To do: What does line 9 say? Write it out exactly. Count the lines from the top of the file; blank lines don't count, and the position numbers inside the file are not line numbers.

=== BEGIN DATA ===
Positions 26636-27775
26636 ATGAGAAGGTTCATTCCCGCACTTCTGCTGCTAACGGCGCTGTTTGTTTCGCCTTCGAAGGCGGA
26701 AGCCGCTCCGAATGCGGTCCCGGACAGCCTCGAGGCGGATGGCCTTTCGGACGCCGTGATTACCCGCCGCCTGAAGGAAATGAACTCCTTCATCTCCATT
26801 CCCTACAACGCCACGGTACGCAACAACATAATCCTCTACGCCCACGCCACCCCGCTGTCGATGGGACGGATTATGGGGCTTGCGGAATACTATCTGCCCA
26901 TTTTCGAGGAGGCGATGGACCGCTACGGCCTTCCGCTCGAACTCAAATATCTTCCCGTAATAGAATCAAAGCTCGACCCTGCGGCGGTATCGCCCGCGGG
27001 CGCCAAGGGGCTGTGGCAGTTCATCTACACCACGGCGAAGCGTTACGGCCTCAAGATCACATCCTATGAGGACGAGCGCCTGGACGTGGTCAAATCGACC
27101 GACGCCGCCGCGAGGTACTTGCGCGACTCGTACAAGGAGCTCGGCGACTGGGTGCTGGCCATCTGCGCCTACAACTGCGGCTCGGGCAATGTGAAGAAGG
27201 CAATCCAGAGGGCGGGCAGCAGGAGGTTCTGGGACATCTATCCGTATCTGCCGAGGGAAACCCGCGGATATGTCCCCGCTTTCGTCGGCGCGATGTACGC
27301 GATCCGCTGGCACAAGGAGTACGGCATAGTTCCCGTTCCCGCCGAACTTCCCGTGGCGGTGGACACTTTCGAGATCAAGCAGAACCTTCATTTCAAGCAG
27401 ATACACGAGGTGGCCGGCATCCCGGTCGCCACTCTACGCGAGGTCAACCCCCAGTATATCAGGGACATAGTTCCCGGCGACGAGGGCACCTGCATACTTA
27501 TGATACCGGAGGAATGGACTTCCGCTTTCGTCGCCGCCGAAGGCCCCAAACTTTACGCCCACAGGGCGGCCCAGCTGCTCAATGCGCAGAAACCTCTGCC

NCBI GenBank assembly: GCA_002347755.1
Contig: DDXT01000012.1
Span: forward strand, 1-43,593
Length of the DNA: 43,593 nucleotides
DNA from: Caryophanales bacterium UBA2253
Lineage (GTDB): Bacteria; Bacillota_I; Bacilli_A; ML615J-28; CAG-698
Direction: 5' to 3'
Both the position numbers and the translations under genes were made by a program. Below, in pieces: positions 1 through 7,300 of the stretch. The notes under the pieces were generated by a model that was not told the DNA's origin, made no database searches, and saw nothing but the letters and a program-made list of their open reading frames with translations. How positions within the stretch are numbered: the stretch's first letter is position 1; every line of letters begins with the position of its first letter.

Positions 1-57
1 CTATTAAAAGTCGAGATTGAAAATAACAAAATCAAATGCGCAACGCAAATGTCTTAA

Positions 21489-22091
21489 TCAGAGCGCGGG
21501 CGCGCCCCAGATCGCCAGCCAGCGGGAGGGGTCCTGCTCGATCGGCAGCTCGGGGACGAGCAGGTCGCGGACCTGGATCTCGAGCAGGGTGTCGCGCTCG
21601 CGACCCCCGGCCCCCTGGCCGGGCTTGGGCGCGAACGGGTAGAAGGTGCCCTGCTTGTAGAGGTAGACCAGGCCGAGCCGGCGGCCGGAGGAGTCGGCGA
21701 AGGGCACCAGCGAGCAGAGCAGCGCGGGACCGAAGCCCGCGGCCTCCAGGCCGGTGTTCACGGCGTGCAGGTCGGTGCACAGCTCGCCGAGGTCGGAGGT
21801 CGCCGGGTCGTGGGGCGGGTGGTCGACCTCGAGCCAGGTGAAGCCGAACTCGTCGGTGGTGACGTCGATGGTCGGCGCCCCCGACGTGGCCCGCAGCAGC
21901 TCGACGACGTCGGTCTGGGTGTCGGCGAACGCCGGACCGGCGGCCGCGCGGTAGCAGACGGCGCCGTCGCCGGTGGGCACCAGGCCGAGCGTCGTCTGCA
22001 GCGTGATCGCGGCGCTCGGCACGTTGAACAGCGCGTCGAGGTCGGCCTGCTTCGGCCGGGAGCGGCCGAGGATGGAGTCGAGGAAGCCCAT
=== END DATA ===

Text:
27301 GATCCGCTGGCACAAGGAGTACGGCATAGTTCCCGTTCCCGCCGAACTTCCCGTGGCGGTGGACACTTTCGAGATCAAGCAGAACCTTCATTTCAAGCAG